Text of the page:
Would Raheem Morris be the answer?
In 2004 – 05 Morris held the position of assistant defensive backs coach with the Bucs under Jon Gruden, then after a year at Kansas State, rejoined the Bucs as defensive backs coach and held that position for two years before being appointed head coach in 2009, and replacing Gruden.
In 2004, the Bucs’ defense ranked fifth overall in yards and first in pass defense. The following year it was first overall and sixth in passing. In his year’s absence, the vaunted Bucs D slipped to 17th (19th passing) but on his return improved to 2nd overall and first against the pass in 2007, and ninth and fourth in 2008, cementing his growing reputation as a pass defense wizard. His success helped him achieve his ambition of the top job in Tampa.
He was his own DC for the first two years in charge, but his apparent golden touch seemed to desert him however with his defense only achieving a highest ranking of 17th overall in his three years in charge. Although the pass defense did manage a commendable seventh in 2010.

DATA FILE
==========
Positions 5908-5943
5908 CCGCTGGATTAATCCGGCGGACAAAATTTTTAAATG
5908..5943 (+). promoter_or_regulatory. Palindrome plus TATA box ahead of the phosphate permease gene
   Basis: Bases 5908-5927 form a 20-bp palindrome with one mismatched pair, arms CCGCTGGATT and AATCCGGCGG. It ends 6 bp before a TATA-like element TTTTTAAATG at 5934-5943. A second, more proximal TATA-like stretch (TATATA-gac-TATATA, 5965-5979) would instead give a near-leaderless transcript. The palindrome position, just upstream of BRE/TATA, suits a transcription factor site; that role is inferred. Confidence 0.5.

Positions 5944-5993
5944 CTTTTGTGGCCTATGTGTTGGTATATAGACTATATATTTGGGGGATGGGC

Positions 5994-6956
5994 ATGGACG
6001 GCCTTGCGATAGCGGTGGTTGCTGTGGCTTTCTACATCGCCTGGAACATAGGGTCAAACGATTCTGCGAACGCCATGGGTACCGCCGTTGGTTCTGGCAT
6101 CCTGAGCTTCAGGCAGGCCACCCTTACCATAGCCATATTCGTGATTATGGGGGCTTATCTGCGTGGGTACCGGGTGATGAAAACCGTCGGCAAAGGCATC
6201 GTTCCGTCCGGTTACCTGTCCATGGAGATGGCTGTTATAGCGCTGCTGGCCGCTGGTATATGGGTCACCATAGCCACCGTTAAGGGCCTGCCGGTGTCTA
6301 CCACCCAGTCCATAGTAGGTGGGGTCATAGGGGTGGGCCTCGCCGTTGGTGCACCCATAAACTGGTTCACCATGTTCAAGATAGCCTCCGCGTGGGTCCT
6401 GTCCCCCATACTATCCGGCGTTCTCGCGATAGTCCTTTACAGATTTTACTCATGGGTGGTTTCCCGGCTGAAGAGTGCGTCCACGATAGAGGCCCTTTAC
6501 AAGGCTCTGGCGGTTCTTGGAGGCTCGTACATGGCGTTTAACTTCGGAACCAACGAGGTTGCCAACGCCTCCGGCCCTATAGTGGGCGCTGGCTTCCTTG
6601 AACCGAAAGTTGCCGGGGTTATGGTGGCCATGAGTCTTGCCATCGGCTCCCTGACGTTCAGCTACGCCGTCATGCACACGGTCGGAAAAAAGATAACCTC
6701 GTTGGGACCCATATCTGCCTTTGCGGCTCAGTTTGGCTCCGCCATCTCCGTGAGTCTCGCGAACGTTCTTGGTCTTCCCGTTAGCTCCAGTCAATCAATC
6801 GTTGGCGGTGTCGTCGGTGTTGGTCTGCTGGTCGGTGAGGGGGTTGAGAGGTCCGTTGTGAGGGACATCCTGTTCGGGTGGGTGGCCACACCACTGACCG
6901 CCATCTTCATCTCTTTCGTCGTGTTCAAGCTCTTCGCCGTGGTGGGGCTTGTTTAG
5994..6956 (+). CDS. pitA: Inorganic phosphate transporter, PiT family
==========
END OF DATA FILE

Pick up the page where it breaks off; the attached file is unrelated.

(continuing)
It got even worse when he appointed Keith Millard to DC in 2011, so when the defense ranked 30th overall and 32nd in points conceded, along with an overall win-loss record of 17-31, a parting of the ways was inevitable. Mike Shanahan must have remembered the success Morris had as a DB coach however and appointed him to that position with the Redskins in 2012.
But with rankings of 30th last year and 20th this year in pass defense, he has not been able to repeat his success at Tampa. Pass defense is not just down to the position coach however and is a combination of many factors such as pass rush, individual coverage skills, the system, play calling and personnel.
Part 3 – Should either Haslett or Morris be up for the job? cont.